I read with interest the recent Herald Sun article by Stephen Drill titled, Facebook twist for teachers. This had all the ingredients to make me sit up and take notice. It combined my two most dominant activities, social media and education. So the scene was set for an opinion piece.
The article’s point was, ‘should teachers become facebook friends with their students?’
Surprisingly a senior Department of Education official, Darrell Fraser said he had no problems with teachers becoming ‘friends’ online as reported by Stephen Drill . Opposing views came from two prominent organisations in Parents Victoria and the Victorian Association of Secondary School Principals; breaches of the Victorian Teaching Profession Code of Conduct was cited as a major reason why facebook friending was inappropriate.
So what should teachers do?
As with all things in life, it’s naive to lump everyone in a category as having a like mind. The motivations and circumstances for teachers to want to become ‘friends’ would vary significantly.
One thing to note is that the article did not specify if the students in question were primary or secondary. Let’s assume they are secondary because you need to be 13 and older to have a facebook account (and myspace); although there are workarounds. Just ask a 12 year old.
Here are few scenarios.
A student requests a teacher who does not have a facebook account to become their friend
Now I got caught in this scenario with a student – one of my Uni students. A few years ago in the early days of social media, a student of mine invited me to become their facebook friend, so as not to offend, I accepted. Low and behold, all of a sudden I had requests from everywhere. It appeared that I became very visible on the net all of a sudden. Facebook had automatically (I’m sure I did tick the box ‘accept the terms and conditions’) created my account.
In this scenario we have a person that is really unaware of what facebook is all about so they would have no idea about security settings, ‘writing on people’s wall’ and the way information can proliferate.
A student requests a teacher who does have a facebook account to become their friend
You’ve got to ask why would you accept? Is it because you want to be seen as cool with the students? Is it because you are so fixated by facebook that any request gets scooped up?
Now maybe the seasoned facebooker can somehow manage to separate their student friends from the others; but again why would you? I remember reading an article recently from a Melbourne designer who said he had now removed himself from facebook. He found that he had real friends and then there were those that he felt a polite obligation to befriend. He cited a situation where he was found out to have lied to one of his peripheral friends when he posted photos of a night-out with his real friends, when, you guessed it, he had told his not-so friend that he was staying in. From that incident on, he found that he was forced to manage his facebook account like a corporate pr agent – scrutinising every word before release. In the end he just found that it all became too difficult so he bailed.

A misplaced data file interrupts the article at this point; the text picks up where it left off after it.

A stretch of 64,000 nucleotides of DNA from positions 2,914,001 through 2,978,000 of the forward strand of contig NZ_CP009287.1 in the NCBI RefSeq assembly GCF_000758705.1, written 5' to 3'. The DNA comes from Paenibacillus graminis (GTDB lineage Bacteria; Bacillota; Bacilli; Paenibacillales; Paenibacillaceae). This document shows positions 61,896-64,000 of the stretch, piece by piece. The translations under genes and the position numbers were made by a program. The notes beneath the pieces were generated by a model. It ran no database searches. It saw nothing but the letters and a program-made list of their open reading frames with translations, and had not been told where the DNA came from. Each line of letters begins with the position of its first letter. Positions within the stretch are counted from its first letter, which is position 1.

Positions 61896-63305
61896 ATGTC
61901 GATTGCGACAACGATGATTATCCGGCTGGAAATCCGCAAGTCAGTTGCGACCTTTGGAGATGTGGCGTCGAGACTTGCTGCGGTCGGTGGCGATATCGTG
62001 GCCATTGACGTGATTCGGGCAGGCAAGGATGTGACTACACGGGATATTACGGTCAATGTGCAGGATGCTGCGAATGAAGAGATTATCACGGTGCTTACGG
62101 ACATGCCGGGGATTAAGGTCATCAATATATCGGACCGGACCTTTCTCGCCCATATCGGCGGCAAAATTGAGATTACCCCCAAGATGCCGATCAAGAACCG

A teacher asks a student to become their facebook friend
This is just plain creepy. As a parent I would be very concerned about the motivations here. Even if they were virtuous, it compromises the teacher’s position significantly. An unstable student could permanently damage a teacher’s career. This could be the case in any of the above situations.
What of a situation with a male teacher and a female student? Would it make a difference if it were a male teacher and male student? It’s just too contentious.
As much as I am an advocate of our new digital world, I do believe it is merely an enabler not an agent for changing sensibilities or moralities. The relationship between teacher and student is one of the most powerful outside of family. Teachers are masters at managing environments where the strong, the funny, the vulnerable, the slow learners are all dealt with respectfully. And they are able to achieve all this by keeping a layer between them and a student. It’s what good corporate managers do and it’s what good parents do. If we become everyone’s friend our positions as leaders and teachers collapse.
And by the way, have you seen the spelling on facebook – it would drive a teacher balmy.
So it’s a big no for me.